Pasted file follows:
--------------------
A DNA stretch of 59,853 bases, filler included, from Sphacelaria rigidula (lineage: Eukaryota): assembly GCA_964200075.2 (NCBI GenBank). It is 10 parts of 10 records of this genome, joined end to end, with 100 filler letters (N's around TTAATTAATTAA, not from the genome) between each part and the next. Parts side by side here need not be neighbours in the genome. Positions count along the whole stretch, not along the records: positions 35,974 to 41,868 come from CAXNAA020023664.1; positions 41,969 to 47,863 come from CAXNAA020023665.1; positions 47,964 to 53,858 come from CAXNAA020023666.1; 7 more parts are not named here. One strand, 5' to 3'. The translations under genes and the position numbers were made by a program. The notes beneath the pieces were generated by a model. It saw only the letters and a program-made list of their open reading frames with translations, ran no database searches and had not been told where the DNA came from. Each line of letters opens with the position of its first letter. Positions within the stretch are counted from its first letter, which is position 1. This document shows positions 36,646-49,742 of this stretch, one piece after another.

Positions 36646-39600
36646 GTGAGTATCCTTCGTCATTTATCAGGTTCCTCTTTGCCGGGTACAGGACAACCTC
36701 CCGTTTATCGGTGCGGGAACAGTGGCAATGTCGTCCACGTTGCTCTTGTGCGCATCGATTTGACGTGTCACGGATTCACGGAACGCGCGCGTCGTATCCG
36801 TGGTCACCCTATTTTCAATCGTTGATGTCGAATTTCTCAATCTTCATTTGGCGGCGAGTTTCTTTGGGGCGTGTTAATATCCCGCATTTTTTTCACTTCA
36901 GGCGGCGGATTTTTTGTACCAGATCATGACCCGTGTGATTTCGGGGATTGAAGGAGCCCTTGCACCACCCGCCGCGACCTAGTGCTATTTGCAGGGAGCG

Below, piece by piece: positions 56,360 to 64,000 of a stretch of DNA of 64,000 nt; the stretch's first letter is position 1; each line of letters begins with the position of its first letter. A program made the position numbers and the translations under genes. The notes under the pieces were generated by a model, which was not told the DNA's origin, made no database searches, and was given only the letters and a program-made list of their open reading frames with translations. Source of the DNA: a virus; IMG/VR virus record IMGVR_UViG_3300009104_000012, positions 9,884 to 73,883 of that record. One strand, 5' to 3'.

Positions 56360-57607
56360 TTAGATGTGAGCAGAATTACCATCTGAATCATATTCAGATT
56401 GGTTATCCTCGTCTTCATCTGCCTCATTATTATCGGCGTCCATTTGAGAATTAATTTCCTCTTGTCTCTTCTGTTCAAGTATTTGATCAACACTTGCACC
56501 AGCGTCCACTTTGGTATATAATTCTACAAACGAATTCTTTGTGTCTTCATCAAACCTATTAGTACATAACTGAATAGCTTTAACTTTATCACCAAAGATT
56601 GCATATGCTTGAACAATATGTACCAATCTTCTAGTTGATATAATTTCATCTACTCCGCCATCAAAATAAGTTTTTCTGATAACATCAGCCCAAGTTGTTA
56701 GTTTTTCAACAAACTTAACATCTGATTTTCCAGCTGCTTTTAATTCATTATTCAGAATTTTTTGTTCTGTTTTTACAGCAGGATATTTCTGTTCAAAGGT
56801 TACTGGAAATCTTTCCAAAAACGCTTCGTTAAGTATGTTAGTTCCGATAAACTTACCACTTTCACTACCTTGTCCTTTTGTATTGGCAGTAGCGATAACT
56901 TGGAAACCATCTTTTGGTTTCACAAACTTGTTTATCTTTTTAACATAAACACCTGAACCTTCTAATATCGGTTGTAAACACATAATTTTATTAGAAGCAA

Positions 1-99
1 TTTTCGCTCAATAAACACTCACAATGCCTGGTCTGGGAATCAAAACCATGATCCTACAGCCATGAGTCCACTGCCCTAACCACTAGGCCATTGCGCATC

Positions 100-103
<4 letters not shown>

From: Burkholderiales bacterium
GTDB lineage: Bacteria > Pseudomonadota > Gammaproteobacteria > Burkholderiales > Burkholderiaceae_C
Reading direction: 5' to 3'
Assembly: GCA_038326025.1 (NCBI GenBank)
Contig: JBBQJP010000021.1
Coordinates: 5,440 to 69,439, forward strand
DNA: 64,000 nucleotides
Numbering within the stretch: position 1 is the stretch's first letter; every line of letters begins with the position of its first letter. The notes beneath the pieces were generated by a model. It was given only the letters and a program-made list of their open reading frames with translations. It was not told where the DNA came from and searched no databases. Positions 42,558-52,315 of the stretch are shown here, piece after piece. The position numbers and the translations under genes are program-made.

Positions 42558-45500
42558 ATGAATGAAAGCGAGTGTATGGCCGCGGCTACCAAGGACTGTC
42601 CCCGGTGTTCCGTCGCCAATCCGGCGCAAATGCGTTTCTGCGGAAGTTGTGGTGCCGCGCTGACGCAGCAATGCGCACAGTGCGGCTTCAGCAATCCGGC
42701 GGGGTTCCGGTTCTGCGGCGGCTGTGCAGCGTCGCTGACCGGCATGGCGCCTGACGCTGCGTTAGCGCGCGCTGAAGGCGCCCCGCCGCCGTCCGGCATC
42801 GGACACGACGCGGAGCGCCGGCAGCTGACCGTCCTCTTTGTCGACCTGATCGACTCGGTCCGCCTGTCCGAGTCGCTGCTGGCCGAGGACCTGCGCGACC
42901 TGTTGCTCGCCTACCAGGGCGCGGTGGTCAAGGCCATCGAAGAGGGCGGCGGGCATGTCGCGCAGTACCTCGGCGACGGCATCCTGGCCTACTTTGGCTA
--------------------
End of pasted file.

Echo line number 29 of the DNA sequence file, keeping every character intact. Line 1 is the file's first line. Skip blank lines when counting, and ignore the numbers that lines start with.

42558 ATGAATGAAAGCGAGTGTATGGCCGCGGCTACCAAGGACTGTC